By Leslie C. Halpern
A strong-willed and deeply loving mother rules the Hollar clan in this touching take on family dysfunction.
Support During a Family Crisis
Storytellers are often advised to start in the middle of the action, and The Hollars wastes no time enmeshed in background material. Within a few minutes, the audience knows that matriarch Sally Hollar (Margo Martindale) has a brain tumor; her husband Donald (Richard Jenkins) is totally dependent on her; their older son Ron (Sharlto Copely) has a history of making bad decisions; and younger son John (John Krasinski is unsteadily teetering on the brink of fatherhood and quitting his unsatisfying job in New York.
Backstory isn’t neglected, however. Within this difficult week in the life of the Hollars, we learn bits and pieces of family history as the drama unfolds. The film offers just enough information about the past to suggest answers rather than actually providing them.
When John’s pregnant girlfriend, Rebecca (Anna Kendrick), informs him that his mother’s had a seizure and is in the hospital for the newly discovered brain tumor, he flies home immediately to support the family during the crisis. He soon learns another crisis is at hand; his father’s company hasn’t paid employees in two weeks and is on the verge of bankruptcy. Meanwhile, Ron has been stalking his ex-wife and their children, parking in front of the house to spy on them through binoculars.
Frustrations Come to the Surface
These existing problems, compounded with Sally’s illness, bring out the pent-up frustrations in Donald and Ron, who conveniently take it out on each other. John jumps in as peacemaker – likely an overly familiar role that encouraged his exit from home in the first place – and attempts to mend fences between his father and brother. In addition to his role within the family, John has his own problems. With his wealthy girlfriend’s impending delivery, he feels pressured to get married, but thinks he’s too much of a failure to support a family on his own or provide proper guidance to his child. As Sally’s surgery date draws near, all these issues (and more) come bubbling up to the surface in a hot comic mess, which in this case is a good thing.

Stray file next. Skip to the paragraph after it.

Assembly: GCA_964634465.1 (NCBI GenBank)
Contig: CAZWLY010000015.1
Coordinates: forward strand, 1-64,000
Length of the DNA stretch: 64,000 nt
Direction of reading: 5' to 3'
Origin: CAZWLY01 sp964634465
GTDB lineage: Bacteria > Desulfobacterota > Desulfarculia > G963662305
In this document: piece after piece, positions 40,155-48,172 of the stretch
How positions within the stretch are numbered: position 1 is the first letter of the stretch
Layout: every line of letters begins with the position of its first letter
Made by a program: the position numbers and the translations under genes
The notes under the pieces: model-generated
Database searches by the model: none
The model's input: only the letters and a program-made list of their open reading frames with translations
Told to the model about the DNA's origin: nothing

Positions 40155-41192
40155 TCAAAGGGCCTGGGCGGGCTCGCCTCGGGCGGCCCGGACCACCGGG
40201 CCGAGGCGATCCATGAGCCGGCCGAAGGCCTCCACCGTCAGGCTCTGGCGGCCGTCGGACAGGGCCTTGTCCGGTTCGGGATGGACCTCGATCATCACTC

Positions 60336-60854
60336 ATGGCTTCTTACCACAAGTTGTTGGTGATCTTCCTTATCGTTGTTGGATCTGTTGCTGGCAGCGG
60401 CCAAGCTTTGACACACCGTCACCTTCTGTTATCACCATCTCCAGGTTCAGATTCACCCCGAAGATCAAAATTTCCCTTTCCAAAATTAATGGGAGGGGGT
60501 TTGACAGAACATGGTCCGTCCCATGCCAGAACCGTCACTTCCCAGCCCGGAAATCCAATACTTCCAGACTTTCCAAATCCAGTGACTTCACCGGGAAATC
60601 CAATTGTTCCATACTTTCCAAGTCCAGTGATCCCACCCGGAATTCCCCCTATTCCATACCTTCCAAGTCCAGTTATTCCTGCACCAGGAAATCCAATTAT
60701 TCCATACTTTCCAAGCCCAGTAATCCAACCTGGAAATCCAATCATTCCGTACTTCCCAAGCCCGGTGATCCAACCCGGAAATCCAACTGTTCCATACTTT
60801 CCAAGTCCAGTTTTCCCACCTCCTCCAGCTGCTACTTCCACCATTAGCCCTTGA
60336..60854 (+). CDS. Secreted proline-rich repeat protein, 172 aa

Despite its delightful comedy elements brought to life by the eclectic ensemble cast, the plot includes just a few too many coincidences. For example, Sally’s nurse is married to John’s high school sweetheart; John visits a liquor store where his father is secretly moonlighting; Rebecca goes into labor at the worst moment possible, etc. Even so, these contrived moments are forgivable sins in an otherwise honest and heartfelt film.
Martindale gives an extraordinary performance that blends Sally’s overt strength and hidden fragility just beneath her motherly exterior. She’s the foundation on which the family relies for safety and security. Likewise, this versatile cast seems inspired by Martindale’s passion for this courageous role and by Krasinski’s fine direction in his second turn at the helm of a feature film (Brief Interviews with Hideous Men). A generous supply of folksy music by Josh Ritter adds another layer of interest in this small film that deserves a large audience.
- A struggling New York artist returns to his dysfunctional family in a small middle-American town when his mother is diagnosed with a brain tumor.
- Stars: John Krasinski, Margo Martindale, Richard Jenkins, Sharlto Copley, Anna Kendrick, Charlie Day, Mary Elizabeth Winstead, Josh Groban, Randall Park
- Director: John Krasinski
- Writer: Jim Strouse
- Genre: Comedy/Drama
- Run Time: 88 minutes
- MPAA Rating: PG-13 (for brief language and some thematic material)